Roman Catholics, and to some extent the Eastern Orthodox, elevate Holy Tradition to a place of equality with the Bible. Roman Catholics also have something called the Magisterium, which are the teachings and writings of various Popes and Roman Catholic theologians. And Roman Catholics also have the doctrine of Papal Infallibility. This is the belief that the Pope, when he is speaking ex cathedra, cannot err; he is infallible. That dogma only came about in the 19th century, so it is very late in the long history of the Church.
Neither Anglicans nor Eastern Orthodox believe in Papal Infallibility. And we don’t really have a magisterium per se. What we do believe are the teachings and writings of the Fathers of the Church, the Seven Great Ecumenical Councils of the Church, and the unbroken Holy Tradition of the Church. We test various and sundry claims against Holy Tradition.
Most Protestants from the time of the Reformation in the 16th century have claimed that the Bible and the Bible alone is their source of authority. There is a slight problem with that belief. The Bible is not self-interpreting. It must be read and interpreted. And different people come up with different interpretations. So how do you judge who is right and who is wrong when that happens?
As Anglicans, and particularly traditional Anglicans, we follow the teaching of St. Vincent of Lerins on this matter. He was a 5th-century monk who dealt with this very issue of multiple and different interpretations of Biblical texts.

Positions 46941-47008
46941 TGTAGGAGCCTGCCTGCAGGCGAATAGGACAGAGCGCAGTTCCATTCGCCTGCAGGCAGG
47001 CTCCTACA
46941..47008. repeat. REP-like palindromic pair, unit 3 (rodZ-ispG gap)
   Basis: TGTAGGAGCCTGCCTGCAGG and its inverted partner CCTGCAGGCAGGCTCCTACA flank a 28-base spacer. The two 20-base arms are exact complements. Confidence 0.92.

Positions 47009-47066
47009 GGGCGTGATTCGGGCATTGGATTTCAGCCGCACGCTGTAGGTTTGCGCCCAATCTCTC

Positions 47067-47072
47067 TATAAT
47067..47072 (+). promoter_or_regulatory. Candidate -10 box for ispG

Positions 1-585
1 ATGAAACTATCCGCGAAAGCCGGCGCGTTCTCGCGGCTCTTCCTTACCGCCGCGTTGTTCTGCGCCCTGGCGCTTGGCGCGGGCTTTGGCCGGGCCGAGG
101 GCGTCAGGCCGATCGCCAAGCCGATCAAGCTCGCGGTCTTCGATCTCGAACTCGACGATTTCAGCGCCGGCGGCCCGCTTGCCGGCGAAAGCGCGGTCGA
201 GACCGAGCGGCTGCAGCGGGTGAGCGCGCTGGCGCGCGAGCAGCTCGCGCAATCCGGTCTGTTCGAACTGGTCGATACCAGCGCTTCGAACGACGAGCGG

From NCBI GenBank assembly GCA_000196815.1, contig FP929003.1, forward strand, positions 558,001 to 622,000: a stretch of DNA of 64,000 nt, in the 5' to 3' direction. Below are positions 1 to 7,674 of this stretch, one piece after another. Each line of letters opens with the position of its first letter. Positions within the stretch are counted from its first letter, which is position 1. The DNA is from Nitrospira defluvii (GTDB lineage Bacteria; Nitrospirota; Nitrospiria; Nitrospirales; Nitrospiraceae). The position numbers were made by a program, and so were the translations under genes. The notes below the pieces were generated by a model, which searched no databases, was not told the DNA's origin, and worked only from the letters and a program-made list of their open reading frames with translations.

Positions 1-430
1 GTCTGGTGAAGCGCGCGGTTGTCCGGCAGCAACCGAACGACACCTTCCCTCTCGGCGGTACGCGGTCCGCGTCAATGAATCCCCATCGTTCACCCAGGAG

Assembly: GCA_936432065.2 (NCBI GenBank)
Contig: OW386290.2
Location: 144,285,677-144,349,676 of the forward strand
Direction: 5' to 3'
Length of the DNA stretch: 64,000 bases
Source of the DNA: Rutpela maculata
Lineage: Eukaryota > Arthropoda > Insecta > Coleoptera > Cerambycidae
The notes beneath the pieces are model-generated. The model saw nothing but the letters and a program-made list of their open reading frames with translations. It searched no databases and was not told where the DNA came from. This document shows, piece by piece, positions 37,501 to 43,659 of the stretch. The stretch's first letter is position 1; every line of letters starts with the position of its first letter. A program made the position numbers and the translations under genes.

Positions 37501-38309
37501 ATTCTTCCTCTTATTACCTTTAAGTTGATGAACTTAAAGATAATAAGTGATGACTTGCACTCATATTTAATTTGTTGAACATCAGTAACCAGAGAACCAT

Listen to what he says:
“Here, it may be, someone will ask: ‘Since the canon of Scripture is complete, and is in itself abundantly sufficient, what need is there to join to it the interpretation of the Church?’ The answer is that because of the profundity itself of Scripture, all men do not place the same interpretation upon it. The statements of the same writer are explained by different men in different ways, so much so that it seems almost possible to extract from it as many opinions as there are men.”
St. Vincent’s rule is this: “Let us hold fast to that which has been believed everywhere, always, and by all.” He continues:
“We shall hold to this rule if we follow universality, antiquity, and consent. We shall follow universality if we acknowledge that one Faith to be true which the whole Church throughout the world confesses; antiquity if we in no wise depart from those interpretations which it is clear that our ancestors and fathers proclaimed; consent, if in antiquity itself, we keep following the definitions and opinions of all, or certainly nearly all, Bishops and Doctors alike.”
The rule of St. Vincent of Lerins is an important and essential guide. It tells us that what we believe and practice today, in our generation, must be the same true Catholic and Apostolic faith handed down from Christ through the Apostles to us today.
In the New Testament Epistle of Jude, the apostle Jude writes to “contend earnestly for the faith which was once for all handed down to the saints” (Jude 3). Let us make it our life’s goal to read and learn more about Holy Scripture and Holy Tradition, and to use our God-given capacity to reason, inspired by the Holy Spirit through a life of prayer and the sacraments.